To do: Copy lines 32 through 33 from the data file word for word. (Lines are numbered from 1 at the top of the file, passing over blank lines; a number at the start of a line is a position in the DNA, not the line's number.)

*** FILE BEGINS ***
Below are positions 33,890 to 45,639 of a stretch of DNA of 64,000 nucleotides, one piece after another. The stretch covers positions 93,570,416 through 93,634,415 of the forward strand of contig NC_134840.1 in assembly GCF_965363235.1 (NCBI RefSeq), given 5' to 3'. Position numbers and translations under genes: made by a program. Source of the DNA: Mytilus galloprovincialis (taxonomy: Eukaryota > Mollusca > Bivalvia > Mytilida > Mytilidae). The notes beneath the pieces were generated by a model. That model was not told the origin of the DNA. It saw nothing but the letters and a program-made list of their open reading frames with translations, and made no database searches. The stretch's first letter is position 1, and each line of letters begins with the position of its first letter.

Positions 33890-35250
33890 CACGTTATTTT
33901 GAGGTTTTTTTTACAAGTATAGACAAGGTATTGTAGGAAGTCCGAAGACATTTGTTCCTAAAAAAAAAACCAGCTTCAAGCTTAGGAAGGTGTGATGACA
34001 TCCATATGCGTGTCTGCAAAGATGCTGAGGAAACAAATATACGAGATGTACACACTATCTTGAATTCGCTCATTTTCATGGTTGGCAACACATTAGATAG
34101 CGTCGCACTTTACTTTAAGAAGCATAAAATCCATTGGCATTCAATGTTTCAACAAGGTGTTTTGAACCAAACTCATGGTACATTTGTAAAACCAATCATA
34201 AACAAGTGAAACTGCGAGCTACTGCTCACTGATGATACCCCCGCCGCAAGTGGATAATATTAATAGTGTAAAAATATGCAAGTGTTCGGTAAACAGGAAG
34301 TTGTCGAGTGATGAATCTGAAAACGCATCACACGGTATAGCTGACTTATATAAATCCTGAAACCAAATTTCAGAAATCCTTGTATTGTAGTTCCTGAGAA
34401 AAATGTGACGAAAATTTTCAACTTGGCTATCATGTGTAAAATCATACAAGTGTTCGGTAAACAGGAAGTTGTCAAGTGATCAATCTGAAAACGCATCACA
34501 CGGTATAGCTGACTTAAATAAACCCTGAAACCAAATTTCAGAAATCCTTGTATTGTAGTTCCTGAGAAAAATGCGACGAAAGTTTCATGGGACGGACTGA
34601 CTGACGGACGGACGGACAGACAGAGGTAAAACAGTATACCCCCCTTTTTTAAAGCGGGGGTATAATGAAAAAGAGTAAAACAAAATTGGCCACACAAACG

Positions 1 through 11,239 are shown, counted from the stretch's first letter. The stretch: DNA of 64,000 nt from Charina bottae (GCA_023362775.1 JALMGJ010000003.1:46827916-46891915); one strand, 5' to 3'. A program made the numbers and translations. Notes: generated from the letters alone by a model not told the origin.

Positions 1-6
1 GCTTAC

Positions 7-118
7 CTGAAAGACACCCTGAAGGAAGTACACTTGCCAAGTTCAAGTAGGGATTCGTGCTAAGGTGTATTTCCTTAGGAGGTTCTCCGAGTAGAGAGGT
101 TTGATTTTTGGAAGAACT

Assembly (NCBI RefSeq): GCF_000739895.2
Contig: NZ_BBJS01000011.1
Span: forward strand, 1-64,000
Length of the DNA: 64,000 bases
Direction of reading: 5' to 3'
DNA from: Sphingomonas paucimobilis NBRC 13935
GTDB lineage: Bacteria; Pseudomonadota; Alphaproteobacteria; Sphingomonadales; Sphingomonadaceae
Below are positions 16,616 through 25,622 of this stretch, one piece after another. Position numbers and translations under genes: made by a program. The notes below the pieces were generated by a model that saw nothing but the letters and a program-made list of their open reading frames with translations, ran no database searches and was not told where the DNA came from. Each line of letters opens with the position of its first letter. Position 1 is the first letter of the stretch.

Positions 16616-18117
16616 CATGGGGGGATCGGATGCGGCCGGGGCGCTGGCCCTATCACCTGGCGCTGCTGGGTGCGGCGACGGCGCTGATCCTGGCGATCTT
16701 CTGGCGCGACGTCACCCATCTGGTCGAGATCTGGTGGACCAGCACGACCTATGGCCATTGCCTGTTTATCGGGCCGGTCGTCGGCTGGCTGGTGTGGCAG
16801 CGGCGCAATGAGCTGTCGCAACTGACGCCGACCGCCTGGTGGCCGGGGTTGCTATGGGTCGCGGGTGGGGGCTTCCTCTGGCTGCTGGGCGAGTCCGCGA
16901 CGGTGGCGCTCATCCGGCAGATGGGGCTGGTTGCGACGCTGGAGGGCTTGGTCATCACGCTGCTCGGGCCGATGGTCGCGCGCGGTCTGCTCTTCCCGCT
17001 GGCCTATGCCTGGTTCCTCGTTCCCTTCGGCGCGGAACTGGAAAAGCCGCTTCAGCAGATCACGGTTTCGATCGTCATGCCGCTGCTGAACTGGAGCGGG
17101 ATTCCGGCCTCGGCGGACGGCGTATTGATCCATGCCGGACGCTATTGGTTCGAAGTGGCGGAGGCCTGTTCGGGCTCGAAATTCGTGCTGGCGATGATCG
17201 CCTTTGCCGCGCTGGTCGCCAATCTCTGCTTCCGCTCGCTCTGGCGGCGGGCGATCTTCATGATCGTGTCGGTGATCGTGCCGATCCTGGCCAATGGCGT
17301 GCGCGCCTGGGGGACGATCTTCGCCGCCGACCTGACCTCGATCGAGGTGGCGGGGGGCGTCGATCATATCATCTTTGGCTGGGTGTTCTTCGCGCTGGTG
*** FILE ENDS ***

17101 ATTCCGGCCTCGGCGGACGGCGTATTGATCCATGCCGGACGCTATTGGTTCGAAGTGGCGGAGGCCTGTTCGGGCTCGAAATTCGTGCTGGCGATGATCG
17201 CCTTTGCCGCGCTGGTCGCCAATCTCTGCTTCCGCTCGCTCTGGCGGCGGGCGATCTTCATGATCGTGTCGGTGATCGTGCCGATCCTGGCCAATGGCGT